Red Wings bringing Cossa along

Photo: Nicolas Carrillo

Patrick Williams, Features Writer

The Detroit Red Wings have never been shy about taking their time with prospects.

Doesn’t matter if that prospect is a first-round pick. Doesn’t matter if he was coming off leading Canada to a gold medal at the IIHF World Junior Championship. Doesn’t matter if he had led the Edmonton Oil Kings to a Western Hockey League title.

And even when the Grand Rapids Griffins cycled through nine goaltenders last year in a bid to find some consistency in net, the Red Wings resisted any urge to force that prospect to take on too much, too soon.

That methodical approach is the way that Red Wings general manager and executive vice president of hockey operations Steve Yzerman built a contender when he was with the Tampa Bay Lightning. He is not straying from that philosophy in Detroit, either.

Now the Red Wings think that prospect – 2021 first-round pick Sebastian Cossa – is ready for the AHL. Cossa, who turns 21 on Nov. 21, goes 6-foot-6, 225 pounds. Clearly he had potential, but he was raw. He needed to play, but maybe facing AHL talent every night was going to be a bit much.

Following two appearances with the Griffins to start the 2022-23 campaign, he was sent to the organization’s ECHL affiliate, the Toledo Walleye. Then after the Chicago Wolves picked him apart for six goals on 13 shots last Dec. 22, that was enough. Back to Toledo he went, and he did not appear again with the Griffins.

Until this season, at least, when he stuck with the AHL club out of training camp and made his season debut with a 41-save effort in the Griffins’ 5-2 win against Colorado on Oct. 14.

In between, though, he played plenty in Toledo, finishing third among ECHL goaltenders with 46 appearances last season. He went 26-16-1 and fashioned a 2.56 goals-against average along with a .913 save percentage, and then helped Toledo reach the Eastern Conference Finals.

Detroit’s goaltending plan for Grand Rapids, at least for now, includes Cossa and veteran Michael Hutchinson, who is in on a professional tryout. They also have a new head coach in Dan Watson, who was Cossa’s head coach last season with Toledo, and a new goaltending coach in Roope Koistinen from the much-accomplished Finnish club Karpat Oulu’s development program.

Cossa said that glove work has been an area of focus among others.

“It’s a lot of small details in my game right now,” Cossa said. “Obviously if you’re playing at this level already, you’re a good goaltender. But it’s the small stuff in your game that you can continue to develop. It’s the one-offs or stuff like that that I’m really trying to focus on and making sure those goals aren’t going in.”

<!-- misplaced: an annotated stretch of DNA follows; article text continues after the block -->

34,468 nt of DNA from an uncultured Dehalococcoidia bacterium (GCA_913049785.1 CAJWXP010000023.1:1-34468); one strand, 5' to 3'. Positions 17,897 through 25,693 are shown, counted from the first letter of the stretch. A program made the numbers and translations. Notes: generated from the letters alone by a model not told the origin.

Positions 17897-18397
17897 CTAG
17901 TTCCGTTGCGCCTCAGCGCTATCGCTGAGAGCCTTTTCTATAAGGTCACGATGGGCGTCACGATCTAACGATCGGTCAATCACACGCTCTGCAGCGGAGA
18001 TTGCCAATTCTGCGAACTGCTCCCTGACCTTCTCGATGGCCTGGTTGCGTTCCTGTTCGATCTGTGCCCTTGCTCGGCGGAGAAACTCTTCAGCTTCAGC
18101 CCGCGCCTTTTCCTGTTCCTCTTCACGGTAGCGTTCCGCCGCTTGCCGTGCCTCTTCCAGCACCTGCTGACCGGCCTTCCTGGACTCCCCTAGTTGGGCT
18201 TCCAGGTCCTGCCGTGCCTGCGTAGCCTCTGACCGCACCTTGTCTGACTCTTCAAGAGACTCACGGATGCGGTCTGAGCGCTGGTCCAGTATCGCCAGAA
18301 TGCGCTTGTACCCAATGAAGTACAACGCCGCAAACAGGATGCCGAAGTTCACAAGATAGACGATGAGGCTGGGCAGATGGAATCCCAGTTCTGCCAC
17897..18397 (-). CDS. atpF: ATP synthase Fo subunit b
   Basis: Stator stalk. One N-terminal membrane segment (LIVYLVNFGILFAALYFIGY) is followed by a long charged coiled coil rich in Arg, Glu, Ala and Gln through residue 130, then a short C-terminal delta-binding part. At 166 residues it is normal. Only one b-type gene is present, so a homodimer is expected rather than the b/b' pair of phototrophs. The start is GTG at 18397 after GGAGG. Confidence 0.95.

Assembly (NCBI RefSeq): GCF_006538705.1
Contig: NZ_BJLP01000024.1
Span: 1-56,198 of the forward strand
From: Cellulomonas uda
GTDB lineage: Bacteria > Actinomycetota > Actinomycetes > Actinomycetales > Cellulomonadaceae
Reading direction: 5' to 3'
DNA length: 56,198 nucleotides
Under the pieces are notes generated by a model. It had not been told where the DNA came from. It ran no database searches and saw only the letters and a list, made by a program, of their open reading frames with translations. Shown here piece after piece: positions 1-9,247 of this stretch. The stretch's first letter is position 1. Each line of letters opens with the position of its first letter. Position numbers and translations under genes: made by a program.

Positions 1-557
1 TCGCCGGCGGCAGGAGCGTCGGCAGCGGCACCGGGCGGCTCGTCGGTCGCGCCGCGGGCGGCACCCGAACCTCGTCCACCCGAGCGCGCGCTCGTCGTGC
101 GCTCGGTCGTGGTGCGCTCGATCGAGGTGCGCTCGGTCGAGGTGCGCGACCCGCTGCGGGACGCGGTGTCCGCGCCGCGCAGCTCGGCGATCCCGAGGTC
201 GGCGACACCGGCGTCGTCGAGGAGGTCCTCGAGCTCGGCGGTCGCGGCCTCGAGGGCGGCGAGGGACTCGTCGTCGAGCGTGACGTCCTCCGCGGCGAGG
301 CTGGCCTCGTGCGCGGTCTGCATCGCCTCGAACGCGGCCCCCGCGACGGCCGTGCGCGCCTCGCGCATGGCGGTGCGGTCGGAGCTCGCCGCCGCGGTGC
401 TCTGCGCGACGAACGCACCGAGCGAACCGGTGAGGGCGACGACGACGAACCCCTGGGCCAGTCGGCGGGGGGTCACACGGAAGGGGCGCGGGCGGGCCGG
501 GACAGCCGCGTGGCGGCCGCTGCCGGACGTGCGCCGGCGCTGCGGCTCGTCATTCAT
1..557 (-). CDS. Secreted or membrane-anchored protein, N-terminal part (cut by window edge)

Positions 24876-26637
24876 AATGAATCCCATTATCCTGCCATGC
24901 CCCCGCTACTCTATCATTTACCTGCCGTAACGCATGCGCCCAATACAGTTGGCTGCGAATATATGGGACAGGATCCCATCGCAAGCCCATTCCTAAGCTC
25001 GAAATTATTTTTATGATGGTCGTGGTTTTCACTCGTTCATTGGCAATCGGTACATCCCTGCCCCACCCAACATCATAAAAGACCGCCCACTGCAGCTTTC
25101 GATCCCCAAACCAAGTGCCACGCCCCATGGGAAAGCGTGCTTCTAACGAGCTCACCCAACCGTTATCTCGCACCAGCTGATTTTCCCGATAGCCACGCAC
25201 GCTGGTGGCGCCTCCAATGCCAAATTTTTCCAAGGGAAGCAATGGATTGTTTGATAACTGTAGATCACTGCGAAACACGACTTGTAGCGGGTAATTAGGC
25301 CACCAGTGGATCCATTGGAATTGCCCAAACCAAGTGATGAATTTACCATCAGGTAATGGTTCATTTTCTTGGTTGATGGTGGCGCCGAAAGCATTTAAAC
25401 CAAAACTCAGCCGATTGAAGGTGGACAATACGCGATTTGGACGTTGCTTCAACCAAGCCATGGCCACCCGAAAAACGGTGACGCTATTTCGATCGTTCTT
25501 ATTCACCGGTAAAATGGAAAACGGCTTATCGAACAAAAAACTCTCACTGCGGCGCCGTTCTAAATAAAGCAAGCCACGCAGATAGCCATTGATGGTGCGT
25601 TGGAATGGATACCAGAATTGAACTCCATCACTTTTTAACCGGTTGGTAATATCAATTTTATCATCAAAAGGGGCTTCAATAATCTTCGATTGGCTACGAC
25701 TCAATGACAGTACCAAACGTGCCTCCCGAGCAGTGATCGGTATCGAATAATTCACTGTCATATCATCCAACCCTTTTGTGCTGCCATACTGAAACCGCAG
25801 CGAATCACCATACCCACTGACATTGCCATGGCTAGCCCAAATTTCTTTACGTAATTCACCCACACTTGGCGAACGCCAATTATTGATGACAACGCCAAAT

So far, so good for Cossa, who has stopped 95 of 102 shots over his first three appearances this season (1-1-1, 2.38, .931).

“The speed of the game is a little quicker,” Cossa said of moving up a level. “Guys are definitely executing on their passes a little better. I think throughout the lineup everyone can shoot the puck.”

Having the affable Hutchinson around is another cushion that the Red Wings have put in place. The veteran netminder has played 153 NHL contests, including 16 games with Columbus last season. More than a decade ago as a prospect with Boston and Winnipeg organizations, Hutchinson went down a similar path, spending parts of three seasons in the ECHL. The process has been a good one for Hutchinson, too.

“It’s been great,” Hutchinson said of the early stages of a partnership with Cossa. “He’s a great young kid. He’s a good person, first and foremost, which goes a long way. We were both excited for each other when we had big games early in the season.

“And then he’s got an insane amount of talent, and for him my role is just to be there for him if he has any questions or anything he needs to know. It’s fun working with someone who’s that young and that talented and just a good person.”

As with any young goaltender trying to establish a role in the AHL, there could be some tough nights as the season moves along. But if and when those nights do arrive, the Red Wings have put a strong support system in place for someone they envision will be a key part of their future in Detroit.

“You have to be strong in the mental game,” Watson said, “and make sure that doesn’t faze you. It is a long process. You’re doing things the right way. As long as you believe in yourself, you trust yourself… There are a lot of people surrounding him that are going to give him the right tools and resources to have success.

“Now it’s doing it and using it the right way, and I think he’s doing a good job of it right now.”